U researchers discover gene that kills baby horses

The genetic disease occurs in quarter horses and similar breeds.

Hayley Odom

Horses are professor Stephanie Valberg’s passion.

For the last five years, she and other veterinary medicine researchers at the University have been working to find out why some horses die shortly after birth.

This summer, they identified the cause as a genetic disease which occurs in quarter horses – small horses known for their sprinting ability – and similar breeds. It causes blood sugar in baby horses, or foals, to drop, causing them to die.

The discovery led to a new test that can screen horses for disease-causing traits.

“We have an explanation for owners about the cause of the problem,” Valberg said. “It provides them with information on an inherited disease Ö and it gives them the ability to never have this happen again.”

The disease occurs when two horses mate and both

carry the recessive trait that causes the disease, said Jim Mickelson, researcher and professor of veterinary biosciences.

For $35 per horse, breeders can test their stallions and mares for the trait and prevent mating in horses that could pass the traits on to their offspring, Valberg said.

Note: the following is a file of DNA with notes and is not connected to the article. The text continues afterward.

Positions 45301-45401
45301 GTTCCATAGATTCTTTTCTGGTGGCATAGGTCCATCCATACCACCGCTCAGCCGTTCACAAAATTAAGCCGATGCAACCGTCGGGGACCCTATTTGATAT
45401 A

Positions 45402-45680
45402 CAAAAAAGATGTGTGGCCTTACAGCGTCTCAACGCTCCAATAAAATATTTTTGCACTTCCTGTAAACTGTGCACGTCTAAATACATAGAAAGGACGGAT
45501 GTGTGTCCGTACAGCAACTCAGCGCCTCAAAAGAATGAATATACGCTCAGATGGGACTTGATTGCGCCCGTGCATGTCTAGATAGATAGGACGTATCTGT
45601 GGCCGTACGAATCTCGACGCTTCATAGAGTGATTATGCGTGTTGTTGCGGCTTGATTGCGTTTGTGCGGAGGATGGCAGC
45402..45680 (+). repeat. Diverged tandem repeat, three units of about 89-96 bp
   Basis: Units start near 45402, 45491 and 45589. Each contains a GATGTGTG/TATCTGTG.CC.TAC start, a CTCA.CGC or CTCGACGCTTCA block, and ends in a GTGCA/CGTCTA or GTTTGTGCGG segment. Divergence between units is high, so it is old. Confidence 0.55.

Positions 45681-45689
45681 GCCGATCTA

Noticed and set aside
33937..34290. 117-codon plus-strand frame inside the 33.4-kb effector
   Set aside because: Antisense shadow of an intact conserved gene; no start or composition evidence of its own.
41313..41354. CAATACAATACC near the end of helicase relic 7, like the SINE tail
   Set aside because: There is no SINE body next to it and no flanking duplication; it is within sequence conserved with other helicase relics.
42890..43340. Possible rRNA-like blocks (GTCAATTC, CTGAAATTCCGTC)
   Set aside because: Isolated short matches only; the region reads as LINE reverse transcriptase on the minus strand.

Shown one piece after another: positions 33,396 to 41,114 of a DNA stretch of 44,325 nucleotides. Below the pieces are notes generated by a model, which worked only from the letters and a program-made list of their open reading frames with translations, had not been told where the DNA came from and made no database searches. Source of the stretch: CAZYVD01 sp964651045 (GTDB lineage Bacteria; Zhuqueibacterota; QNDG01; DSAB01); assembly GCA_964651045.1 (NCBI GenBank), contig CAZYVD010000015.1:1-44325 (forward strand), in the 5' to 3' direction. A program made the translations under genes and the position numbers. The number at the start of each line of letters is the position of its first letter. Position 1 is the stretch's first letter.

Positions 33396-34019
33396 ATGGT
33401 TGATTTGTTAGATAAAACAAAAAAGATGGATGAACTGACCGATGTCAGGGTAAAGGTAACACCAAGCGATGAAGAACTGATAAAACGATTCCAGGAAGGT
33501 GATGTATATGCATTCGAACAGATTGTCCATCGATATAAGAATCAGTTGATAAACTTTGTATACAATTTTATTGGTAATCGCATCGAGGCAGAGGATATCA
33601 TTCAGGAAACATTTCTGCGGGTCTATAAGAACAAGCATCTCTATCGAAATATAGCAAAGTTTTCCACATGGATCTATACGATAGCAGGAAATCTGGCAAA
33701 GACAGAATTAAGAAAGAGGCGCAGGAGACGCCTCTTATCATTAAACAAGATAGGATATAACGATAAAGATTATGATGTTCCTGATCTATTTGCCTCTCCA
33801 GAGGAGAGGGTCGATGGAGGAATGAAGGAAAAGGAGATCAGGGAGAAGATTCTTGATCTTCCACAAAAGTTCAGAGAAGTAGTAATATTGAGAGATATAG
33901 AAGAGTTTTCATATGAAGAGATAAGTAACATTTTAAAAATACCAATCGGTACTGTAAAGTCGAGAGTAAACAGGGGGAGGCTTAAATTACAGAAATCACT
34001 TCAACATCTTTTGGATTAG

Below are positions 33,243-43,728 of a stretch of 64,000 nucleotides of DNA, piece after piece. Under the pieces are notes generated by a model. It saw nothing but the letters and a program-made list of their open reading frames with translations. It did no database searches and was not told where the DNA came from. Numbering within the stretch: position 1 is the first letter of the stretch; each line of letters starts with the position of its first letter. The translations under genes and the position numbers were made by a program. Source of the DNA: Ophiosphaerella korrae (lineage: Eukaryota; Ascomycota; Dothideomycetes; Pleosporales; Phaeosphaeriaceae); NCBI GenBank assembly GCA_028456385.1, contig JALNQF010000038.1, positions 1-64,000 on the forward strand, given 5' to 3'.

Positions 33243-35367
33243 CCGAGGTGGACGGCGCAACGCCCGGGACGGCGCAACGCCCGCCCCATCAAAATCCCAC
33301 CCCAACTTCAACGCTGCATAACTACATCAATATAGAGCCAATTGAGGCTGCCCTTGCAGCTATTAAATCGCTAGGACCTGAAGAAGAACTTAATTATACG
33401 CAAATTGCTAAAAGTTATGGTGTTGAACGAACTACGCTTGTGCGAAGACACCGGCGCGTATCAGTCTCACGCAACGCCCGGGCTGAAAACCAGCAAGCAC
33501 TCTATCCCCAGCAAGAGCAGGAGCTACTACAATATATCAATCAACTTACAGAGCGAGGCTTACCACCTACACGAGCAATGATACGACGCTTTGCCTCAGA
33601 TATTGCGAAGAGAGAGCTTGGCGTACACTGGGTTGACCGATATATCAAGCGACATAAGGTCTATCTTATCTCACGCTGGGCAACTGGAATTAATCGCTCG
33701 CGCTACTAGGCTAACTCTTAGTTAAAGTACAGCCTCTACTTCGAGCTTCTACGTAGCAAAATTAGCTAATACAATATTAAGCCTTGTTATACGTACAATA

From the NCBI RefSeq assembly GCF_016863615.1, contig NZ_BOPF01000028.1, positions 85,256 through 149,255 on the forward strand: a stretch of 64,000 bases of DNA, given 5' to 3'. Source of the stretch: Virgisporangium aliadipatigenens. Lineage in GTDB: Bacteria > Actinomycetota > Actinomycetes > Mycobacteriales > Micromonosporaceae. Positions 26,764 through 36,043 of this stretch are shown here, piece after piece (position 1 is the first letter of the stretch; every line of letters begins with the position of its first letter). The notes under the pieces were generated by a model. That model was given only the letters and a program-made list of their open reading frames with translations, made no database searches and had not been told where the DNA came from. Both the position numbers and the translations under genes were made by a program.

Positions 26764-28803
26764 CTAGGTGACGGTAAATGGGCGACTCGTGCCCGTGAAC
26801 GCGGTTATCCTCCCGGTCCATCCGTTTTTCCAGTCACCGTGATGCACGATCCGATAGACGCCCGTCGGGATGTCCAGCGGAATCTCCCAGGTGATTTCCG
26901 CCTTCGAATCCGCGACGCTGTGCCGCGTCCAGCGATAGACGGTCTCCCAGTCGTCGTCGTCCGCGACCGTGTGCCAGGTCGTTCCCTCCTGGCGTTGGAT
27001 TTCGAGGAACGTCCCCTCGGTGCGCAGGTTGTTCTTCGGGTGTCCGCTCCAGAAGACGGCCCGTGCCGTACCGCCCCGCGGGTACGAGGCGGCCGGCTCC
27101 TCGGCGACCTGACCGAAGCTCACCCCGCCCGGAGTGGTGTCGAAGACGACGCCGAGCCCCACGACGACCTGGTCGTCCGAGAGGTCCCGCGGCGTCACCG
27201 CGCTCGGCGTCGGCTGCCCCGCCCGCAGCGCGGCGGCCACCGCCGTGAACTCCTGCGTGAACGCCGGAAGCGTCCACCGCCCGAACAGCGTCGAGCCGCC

She said the discovery will save horse breeders from emotional and economic loss.

“Most breeders look at it as a way to avoid this traumatic death and emotional connection,” she said. “The biggest financial impact is knowing that a stallion has it and could pass it on. You can find out if the animal has the trait and not use it for breeding anymore.”

She said horses born with the disease could appear normal for up to two months and then suddenly die. Others, she said, might be born weaker than normal or have crooked legs.

Mickelson said breeders often attribute the deaths to nature.

“Genetics doesn’t always leap into people’s mind as a cause of a foal dying, so this information will take a while to sink in,” he said. “But people are making use of it. We’re getting samples in every week.”

Ten percent of all quarter horses in the United States are carriers of the defective gene, Mickelson said.

He said 50,000 horses per year could be affected by this disease.

Buddy Fisher, a horse breeder and trainer in Abilene, Texas, said that as far as he knows, his foals have never died of the disease. But the test will be a valuable tool for breeders experiencing the problem, he said.

“If people are losing foals, it would be a great benefit to them,” he said. “By the time you get ready for that baby to be born, you already have a year invested in it. A test like that is a great test.”